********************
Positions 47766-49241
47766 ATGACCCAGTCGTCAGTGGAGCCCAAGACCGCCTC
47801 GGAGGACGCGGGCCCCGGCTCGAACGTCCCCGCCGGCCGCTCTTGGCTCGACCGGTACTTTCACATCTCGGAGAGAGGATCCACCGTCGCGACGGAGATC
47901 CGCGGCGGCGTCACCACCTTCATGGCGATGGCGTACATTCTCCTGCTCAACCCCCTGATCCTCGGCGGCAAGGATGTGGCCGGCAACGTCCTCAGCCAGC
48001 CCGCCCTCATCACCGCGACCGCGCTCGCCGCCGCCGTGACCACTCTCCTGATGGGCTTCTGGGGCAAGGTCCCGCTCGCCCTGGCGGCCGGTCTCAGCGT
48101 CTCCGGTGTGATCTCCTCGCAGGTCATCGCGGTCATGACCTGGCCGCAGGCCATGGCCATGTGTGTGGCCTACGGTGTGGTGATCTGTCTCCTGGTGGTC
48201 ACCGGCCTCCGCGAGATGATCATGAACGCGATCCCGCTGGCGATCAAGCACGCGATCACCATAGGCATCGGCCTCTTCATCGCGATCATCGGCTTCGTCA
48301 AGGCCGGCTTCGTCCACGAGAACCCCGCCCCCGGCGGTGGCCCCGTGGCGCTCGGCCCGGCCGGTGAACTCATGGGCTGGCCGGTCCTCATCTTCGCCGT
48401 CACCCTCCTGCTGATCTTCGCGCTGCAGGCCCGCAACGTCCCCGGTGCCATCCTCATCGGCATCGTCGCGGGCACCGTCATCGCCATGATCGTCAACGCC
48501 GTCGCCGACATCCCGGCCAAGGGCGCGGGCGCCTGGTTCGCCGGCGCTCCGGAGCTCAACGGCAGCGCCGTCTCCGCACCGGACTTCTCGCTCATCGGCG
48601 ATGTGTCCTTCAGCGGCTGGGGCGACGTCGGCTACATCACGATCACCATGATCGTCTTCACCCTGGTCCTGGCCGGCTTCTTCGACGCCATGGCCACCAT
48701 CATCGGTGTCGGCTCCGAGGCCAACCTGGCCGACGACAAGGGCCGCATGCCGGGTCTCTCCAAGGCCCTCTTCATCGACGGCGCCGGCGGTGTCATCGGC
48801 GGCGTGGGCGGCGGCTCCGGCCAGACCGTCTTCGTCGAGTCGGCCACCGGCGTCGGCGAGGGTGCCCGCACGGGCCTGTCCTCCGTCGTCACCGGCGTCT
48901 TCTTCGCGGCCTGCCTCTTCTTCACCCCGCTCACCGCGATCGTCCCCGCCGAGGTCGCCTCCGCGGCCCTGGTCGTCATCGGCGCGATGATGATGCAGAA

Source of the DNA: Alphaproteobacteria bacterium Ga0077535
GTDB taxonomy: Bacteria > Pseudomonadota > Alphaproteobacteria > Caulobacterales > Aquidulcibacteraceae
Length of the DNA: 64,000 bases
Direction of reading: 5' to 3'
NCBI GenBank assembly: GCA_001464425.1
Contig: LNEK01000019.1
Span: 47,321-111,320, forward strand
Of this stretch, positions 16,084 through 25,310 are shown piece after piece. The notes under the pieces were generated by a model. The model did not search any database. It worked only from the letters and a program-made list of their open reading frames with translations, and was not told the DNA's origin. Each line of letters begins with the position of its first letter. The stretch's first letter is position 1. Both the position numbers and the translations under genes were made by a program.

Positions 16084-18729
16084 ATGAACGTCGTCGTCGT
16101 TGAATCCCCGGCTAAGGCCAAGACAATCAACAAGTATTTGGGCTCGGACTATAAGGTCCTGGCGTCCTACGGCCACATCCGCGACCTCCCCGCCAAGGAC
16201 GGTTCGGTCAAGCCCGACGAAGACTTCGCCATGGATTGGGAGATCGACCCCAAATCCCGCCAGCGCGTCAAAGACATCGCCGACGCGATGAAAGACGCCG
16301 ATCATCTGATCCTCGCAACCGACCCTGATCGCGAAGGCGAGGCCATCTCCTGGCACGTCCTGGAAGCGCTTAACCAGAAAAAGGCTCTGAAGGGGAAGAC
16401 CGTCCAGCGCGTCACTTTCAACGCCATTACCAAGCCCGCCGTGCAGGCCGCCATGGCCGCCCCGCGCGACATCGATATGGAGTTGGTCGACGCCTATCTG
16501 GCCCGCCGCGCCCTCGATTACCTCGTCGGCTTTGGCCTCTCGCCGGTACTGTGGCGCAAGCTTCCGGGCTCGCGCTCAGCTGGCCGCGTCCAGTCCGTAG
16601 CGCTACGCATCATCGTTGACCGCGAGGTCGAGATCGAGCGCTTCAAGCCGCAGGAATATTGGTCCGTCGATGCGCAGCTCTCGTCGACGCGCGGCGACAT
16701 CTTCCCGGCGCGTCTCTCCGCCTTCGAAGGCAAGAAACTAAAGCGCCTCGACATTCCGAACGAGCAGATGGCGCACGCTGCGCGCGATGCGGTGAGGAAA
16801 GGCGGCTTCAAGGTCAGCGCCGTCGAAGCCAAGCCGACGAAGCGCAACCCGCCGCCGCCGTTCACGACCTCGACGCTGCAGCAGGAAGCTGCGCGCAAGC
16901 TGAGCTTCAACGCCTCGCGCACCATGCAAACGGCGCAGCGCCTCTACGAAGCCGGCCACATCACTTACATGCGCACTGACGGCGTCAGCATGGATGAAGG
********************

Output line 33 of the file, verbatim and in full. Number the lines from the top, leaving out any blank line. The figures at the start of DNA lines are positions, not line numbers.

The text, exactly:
16901 TGAGCTTCAACGCCTCGCGCACCATGCAAACGGCGCAGCGCCTCTACGAAGCCGGCCACATCACTTACATGCGCACTGACGGCGTCAGCATGGATGAAGG